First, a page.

Considerations for Administering Hemoglobinopathy Gene Therapies From a Pharmacist’s Perspective

Commentary
Article

Alexis Kuhn, PharmD, BCOP, a pediatric oncology pharmacist at Mayo Clinic, discussed the incorporation of the recently FDA-approved gene therapies for SCD and TDT into the work of pharmacists.

Aimee C. Talleur, MD, a physician at St. Jude Children’s Research Hospital

Alexis Kuhn, PharmD, BCOP
Credit: HOPA 2023

In December 2023, the first 2 gene therapy products, Vertex Pharmaceuticals' and CRISPR Therapeutics’ exagamglogene autotemcel (exa-cel, marketed as Casgevy) and bluebird bio’s lovotibeglogene autotemcel (lovo-cel, marketed as Lyfgenia), were approved by the FDA for the treatment of sickle cell disease.1 Another FDA approval for exa-cel in patients with transfusion-dependent beta thalassemia (TDT) followed just a month later.2 Following the approvals, physicians and other healthcare professionals in relevant fields are facing the task of incorporating these treatments into their practice.

Alexis Kuhn, PharmD, BCOP, a pediatric oncology pharmacist at Mayo Clinic, gave a talk on important considerations for the integration of these therapies at the 2024 Tandem Meetings |Transplantation & Cellular Therapy Meetings of ASTCT and CIBMTR, held in San Antonio, Texas, February 21-24, 2024.3 Following her talk, CGTLive® sat down with Kuhn to get her view on the main takeaways of her presentation for doctors and the broader healthcare community.

CGTLive: Can you give some background context about your presentation?

Alexis Kuhn, PharmD, BCOP: For my presentation today, the topic was gene therapy for hemoglobinopathies and particularly in the context of a pharmacist’s perspective. These therapies are obviously very new, very exciting, and very complicated. As pharmacists, there are a lot of areas that we do need to pay attention to and be aware of the nuances [of] not only for the individual agents, but for all of the concomitant therapies that our patients may be on prior to receiving these therapies. My talk just sort of summarized the data behind these therapies and specifically those pharmacy considerations relevant to them.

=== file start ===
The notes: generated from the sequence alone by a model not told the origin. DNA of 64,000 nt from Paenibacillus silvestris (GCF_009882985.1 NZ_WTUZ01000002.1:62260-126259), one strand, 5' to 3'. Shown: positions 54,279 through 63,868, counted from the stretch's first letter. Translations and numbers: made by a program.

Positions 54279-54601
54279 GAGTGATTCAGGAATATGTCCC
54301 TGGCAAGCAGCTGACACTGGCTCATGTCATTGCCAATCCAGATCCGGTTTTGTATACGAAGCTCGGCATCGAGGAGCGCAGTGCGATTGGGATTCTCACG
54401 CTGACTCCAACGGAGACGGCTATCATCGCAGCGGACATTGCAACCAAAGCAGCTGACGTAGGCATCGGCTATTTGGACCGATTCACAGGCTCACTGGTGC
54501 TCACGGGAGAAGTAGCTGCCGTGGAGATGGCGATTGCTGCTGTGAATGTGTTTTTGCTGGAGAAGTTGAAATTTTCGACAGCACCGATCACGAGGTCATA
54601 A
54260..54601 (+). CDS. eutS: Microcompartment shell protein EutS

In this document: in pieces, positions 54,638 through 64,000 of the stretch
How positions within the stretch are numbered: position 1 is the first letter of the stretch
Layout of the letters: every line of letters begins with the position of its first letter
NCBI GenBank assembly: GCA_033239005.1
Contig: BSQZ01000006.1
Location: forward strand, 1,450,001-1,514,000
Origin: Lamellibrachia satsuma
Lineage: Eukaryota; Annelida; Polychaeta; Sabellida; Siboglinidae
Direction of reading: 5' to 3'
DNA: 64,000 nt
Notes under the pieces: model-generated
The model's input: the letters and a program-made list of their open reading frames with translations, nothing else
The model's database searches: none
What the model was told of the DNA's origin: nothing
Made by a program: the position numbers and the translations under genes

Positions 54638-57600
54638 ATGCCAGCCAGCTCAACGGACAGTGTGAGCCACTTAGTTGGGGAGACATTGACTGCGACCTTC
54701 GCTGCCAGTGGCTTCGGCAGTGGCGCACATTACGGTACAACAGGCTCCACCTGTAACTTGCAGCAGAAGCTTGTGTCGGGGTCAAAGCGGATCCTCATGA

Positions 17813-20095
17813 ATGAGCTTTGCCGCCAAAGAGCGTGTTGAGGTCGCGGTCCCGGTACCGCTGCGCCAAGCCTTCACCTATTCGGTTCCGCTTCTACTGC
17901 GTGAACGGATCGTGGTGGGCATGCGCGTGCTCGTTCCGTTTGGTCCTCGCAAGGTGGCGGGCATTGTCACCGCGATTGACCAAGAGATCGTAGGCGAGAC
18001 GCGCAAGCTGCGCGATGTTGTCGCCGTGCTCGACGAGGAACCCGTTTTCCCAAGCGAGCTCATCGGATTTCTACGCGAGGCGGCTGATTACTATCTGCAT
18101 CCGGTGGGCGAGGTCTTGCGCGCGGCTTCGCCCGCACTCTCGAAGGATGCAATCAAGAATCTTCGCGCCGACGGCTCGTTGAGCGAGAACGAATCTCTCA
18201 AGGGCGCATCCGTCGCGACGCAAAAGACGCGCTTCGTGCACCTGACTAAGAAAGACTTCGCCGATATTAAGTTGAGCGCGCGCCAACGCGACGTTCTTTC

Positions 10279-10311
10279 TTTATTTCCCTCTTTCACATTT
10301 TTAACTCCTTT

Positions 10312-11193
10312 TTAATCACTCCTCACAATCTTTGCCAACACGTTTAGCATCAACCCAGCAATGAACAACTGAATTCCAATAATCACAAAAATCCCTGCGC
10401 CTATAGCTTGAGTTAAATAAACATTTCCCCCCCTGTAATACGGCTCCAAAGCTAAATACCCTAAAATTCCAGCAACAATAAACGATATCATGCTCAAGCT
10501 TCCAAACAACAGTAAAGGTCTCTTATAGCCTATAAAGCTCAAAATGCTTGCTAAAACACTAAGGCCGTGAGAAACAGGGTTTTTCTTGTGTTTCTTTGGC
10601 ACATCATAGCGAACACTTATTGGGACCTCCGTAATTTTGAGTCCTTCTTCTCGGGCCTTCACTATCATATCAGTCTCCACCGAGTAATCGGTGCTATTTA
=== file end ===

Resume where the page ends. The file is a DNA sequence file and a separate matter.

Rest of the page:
What were the key points that you discussed?

Number one, at least from a pharmacy perspective, is paying attention to the therapies that your patient is on and the considerations on if you need to hold prior to apheresis, prior to the conditioning regimen, or of course, prior to the therapy infusion itself. When can we safely resume these therapies? And then how do we monitor those patients after the fact?

What would you say is the big picture takeaway for doctors and the healthcare community?

I’d say for clinicians, physicians, and healthcare providers who are looking to onboard these new therapies at their institutions, being mindful of all of the considerations that go into it [is important]. If you do have clinical pharmacy support, integrate them early and often to help manage these therapies for your patients.

Can you speak about areas of interest for further research in this field?

Obviously, these are new therapies for sickle cell—they were just approved in December and sites are actively working to onboard them. Of course, the long-term outcomes are going to be key. Thus far we have, as compared to stem cell transplant, relatively limited follow up data. As these data mature, I think it will be really helpful for clinicians and patients alike.

Is there anything else you would like to share?

To kind of echo the points that I've been saying, for clinicians who are preparing to onboard these therapies and administer these therapies to our patients [it is important to be] making sure that the whole context of the patient and the therapies that they are on are considered and again, involving your clinical pharmacist who can help to navigate different therapies that need to be held, resumed, or possibly switched throughout the process.

This transcript has been edited for clarity.

Click here for more coverage of Tandem 2024.

REFERENCES
1. FDA Approves First Gene Therapies to Treat Patients with Sickle Cell Disease. News release. FDA. December 7, 2023. Accessed April 19, 2024. https://www.fda.gov/news-events/press-announcements/fda-approves-first-gene-therapies-treat-patients-sickle-cell-disease
2. Vertex Announces US FDA Approval of CASGEVY™ (exagamglogene autotemcel) for the Treatment of Transfusion-Dependent Beta Thalassemia. News release. January 16, 2024. Accessed April 19, 2024. https://news.vrtx.com/news-releases/news-release-details/vertex-announces-us-fda-approval-casgevytm-exagamglogene
3. Kuhn A. Geneie in a bottle: Gene therapy for hemoglobinopathies. Presented at: 2024 Tandem Meetings, February 21-24, San Antonio, Texas.
Related Videos
Xandra Breakefield, PhD, on Trying New Approaches to AAV Therapy for Glioblastoma
Nathan Yozwiak, PhD, on Researching AAV Gene Therapy Delivery to the Brain
Zheng-Yi Chen, DPhil, on International Collaboration on Clinical Trials
Janice Chen, PhD, the cofounder and chief technology officer of Mammoth Biosciences
Maria Escolar, MD, the chief medical officer of Forge Biologics
Leigh Ramos-Platt, MD, on Allowing Access and Ensuring Preparation for Gene Therapies
John Murphy, PhD, the chief scientific officer of Arbor Biotechnologies
Erika Fullwood Augustine, MD, MS, the associate chief science officer of the Kennedy Krieger Institute
Maria Escolar, MD, the chief medical officer of Forge Biologics
Casey Maguire, PhD, associate professor of neurology and associate investigator of neurology, Harvard Medical School
© 2024 MJH Life Sciences

All rights reserved.